I am a postdoctoral researcher at ICRAR-Curtin, having just been awarded the Forrest research fellowship to continue my research into accreting black holes. I have extensive expertise in multiwavelength follow-up of accreting compact objects, including tidal disruption events, accreting millisecond pulsars, X-ray bursts, accreting black holes, and nuclear transients such as quasi-periodic eruptions, as well as theoretical simulations of accreting neutron stars. I use many Australian instruments such as ATCA, WiFeS, ASKAP as well as many international facilities. I currently serve on the Australia Telescope User’s committee. I strongly believe that transient follow-up should be/remain openly collaborative. Transient research brings together the astronomy community due to the multiwavelength nature and I am excited to help shape the role Australia will play in transient research in the era of LSST.

Alexander Heger, Monash University

Area/s of expertise: Extrasolar planets, Solar system bodies, Stellar explosions/eruptions, Other stellar-related variability, TDE, Type I X-Ray Bursts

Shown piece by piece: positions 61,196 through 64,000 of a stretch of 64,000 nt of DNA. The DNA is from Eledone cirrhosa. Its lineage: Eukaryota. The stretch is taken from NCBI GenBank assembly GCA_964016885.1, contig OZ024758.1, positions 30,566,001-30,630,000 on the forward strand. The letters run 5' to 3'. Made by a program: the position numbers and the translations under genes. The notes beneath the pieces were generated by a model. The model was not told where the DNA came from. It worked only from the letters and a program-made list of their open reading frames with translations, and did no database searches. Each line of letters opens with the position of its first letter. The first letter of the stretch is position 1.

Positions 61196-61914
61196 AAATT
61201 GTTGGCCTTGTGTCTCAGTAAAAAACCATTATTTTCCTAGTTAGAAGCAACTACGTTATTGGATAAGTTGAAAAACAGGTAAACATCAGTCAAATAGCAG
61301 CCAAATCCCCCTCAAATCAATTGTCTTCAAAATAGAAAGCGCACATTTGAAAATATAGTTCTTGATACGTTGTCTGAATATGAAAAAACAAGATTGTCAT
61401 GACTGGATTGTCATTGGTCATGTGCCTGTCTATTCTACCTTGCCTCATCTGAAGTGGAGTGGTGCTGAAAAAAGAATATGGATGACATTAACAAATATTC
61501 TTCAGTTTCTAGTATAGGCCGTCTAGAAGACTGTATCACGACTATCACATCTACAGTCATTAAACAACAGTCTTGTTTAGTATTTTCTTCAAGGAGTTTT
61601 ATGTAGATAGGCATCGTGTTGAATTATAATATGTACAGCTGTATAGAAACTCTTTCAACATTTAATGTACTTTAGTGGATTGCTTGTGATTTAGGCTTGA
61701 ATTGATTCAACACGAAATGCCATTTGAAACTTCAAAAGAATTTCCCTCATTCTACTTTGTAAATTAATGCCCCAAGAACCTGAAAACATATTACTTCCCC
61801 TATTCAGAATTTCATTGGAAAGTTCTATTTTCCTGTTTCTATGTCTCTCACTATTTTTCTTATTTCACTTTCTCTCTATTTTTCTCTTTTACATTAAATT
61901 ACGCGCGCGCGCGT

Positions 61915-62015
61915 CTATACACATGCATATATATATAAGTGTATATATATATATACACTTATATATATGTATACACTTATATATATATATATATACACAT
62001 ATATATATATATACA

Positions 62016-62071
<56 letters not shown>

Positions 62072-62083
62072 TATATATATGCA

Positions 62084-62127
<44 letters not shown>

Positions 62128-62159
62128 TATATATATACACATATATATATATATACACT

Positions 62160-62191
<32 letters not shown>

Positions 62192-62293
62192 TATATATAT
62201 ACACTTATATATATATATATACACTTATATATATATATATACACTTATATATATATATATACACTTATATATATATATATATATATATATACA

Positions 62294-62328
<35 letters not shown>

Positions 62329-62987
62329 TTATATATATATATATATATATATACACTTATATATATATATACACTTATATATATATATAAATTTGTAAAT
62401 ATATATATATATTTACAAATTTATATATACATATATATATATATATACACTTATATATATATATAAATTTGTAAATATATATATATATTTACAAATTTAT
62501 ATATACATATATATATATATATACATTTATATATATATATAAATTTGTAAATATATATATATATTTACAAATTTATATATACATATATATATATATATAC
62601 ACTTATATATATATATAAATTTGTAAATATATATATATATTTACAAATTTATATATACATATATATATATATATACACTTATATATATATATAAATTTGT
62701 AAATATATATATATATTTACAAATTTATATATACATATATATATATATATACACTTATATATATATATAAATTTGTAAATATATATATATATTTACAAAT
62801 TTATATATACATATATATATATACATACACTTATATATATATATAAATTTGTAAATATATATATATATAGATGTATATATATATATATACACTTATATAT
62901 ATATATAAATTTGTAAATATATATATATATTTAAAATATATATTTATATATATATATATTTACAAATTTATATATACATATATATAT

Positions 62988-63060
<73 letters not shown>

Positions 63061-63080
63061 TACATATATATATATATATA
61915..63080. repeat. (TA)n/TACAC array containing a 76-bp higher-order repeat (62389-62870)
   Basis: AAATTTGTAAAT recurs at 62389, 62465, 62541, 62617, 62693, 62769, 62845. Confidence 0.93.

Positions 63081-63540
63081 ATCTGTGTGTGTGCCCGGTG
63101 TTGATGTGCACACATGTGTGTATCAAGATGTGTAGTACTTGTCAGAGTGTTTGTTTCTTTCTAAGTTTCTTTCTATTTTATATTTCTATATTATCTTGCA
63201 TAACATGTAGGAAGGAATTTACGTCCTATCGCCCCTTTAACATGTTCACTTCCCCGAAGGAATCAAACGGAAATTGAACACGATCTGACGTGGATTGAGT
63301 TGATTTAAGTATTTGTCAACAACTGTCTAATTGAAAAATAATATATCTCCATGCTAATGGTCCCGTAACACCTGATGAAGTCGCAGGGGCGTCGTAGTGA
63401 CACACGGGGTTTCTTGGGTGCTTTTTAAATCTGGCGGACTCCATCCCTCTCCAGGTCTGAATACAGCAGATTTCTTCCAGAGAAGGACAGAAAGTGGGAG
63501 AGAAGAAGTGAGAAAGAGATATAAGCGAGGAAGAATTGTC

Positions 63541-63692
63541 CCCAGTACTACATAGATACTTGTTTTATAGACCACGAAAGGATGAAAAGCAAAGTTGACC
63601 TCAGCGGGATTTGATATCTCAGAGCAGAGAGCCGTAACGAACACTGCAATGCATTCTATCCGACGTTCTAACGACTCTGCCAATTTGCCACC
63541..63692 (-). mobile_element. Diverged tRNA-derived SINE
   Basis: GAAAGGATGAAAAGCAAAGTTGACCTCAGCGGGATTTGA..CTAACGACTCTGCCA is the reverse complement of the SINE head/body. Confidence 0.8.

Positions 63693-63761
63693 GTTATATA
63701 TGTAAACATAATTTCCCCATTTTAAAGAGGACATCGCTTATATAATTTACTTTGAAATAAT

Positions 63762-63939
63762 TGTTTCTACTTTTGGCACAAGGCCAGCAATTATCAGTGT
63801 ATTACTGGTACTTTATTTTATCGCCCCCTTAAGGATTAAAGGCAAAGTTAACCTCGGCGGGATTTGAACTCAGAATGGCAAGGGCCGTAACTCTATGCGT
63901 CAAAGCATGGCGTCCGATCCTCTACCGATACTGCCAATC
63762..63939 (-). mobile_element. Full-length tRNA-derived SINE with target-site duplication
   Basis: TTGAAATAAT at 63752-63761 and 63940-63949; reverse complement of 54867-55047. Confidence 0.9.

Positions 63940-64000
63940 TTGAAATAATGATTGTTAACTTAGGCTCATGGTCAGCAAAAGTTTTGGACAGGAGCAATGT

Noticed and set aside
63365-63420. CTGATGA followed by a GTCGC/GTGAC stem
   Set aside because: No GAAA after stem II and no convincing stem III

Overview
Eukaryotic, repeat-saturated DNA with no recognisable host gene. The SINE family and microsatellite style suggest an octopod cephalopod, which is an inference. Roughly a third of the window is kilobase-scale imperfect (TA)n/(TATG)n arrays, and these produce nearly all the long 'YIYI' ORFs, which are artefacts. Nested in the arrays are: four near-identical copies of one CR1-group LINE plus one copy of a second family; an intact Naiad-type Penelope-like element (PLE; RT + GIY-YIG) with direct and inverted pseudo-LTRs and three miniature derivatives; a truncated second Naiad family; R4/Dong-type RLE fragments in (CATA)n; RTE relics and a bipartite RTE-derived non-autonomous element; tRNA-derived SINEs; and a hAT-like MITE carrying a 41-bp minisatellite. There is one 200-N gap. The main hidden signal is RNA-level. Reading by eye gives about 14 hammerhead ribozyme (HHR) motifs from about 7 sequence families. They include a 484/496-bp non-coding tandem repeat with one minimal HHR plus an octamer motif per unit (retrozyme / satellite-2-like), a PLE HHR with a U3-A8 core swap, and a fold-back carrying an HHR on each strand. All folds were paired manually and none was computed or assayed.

Career Stage: Faculty – continuing

Position for nomination: General Member

I have been the first ASA co-chair for the GAP Chapter founded 2 years ago (now Past Chair since February this year), and would like to contribute my experience from that panel to help with the start-up of the TDA Chapter.  I have been a champion for Transient Astronomy for a while, e.g., helped to put together the past CoE EOI for transient astronomy. Next to my work on massive stars and stellar explosions,including accreting neutron stars and TDEs, I recently started to work on dynamics with applications to solar system dynamics, multiple stars and exoplanets.